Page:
A shorte treatyse of contemplacyon: the book of Margery Kempe in early English print culture
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AbstractUntil 1934 the only evidence of The Book of Margery Kempe's existence was in the form of a short redaction of the Book entitled A Shorte Treatyse of Contemplacyon. This redaction was published in pamphlet form by Wynkyn de Worde in 1501, and again in 1521 when Henry Pepwell printed it as part of a small collection of devotional works, The Cell of Self-Knowledge. A Short Treatyse ofContemplacyon is comprised of twenty-eight brief passages that have been extracted from various sections of The Book of Margery Kempe and rearranged to form a practical guide for the process of contemplation. Because the treatise lacks the vivid detail and controversial elements of Margery Kempe's life, focusing instead on the desirability of private, inward forms of devotion, modem scholarship has tended to dismiss it as reductive and ahistorical. This thesis posits that A Shorte Treatyse of Contemplacyon deserves re-examination not only because it can help us speculate further on the audience of Kempe's work in the late fifteenth century, but because considering how The Book of Margery Kempe was reshaped, and to what purpose, can contribute to a more specific understanding of Kempe's place in early modem female piety and literary culture.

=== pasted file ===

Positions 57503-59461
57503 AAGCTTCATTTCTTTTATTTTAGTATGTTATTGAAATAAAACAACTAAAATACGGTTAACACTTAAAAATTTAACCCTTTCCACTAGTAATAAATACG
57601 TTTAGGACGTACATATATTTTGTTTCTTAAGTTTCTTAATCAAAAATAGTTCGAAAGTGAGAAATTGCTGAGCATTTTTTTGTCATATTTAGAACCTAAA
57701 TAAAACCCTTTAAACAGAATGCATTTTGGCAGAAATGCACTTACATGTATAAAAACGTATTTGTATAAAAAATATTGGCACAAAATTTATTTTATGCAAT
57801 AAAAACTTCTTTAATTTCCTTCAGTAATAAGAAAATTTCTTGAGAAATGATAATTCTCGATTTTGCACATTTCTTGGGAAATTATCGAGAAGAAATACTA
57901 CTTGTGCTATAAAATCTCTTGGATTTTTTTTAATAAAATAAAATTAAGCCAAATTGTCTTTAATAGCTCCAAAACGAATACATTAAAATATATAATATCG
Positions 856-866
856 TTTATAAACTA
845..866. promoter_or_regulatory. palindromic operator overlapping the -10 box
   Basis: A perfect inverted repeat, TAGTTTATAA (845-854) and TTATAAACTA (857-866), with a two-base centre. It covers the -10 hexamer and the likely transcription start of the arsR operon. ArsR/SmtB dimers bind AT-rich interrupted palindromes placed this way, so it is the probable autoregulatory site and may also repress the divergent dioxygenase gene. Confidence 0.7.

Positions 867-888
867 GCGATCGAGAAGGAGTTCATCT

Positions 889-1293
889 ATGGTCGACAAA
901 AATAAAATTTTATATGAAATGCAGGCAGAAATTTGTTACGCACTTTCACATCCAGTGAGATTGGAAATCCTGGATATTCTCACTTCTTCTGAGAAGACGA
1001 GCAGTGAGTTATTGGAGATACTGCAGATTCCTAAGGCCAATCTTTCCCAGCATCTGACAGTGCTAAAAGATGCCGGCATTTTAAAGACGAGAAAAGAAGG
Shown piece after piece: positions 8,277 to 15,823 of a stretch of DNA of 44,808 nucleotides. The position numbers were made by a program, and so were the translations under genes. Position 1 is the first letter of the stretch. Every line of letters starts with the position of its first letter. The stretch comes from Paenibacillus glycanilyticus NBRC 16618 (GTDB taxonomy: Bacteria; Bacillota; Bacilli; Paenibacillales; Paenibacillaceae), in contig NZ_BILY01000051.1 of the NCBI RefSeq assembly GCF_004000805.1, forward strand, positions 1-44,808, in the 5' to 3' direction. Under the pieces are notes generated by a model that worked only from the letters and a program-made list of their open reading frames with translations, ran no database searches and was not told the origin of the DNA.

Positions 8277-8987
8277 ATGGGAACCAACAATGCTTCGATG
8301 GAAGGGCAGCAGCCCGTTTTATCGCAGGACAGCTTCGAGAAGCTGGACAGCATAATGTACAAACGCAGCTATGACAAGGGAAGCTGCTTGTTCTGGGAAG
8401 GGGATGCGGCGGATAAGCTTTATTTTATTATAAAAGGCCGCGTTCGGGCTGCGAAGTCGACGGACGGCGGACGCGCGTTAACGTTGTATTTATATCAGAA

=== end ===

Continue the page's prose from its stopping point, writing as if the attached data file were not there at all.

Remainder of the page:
Bibliography: p. 115-127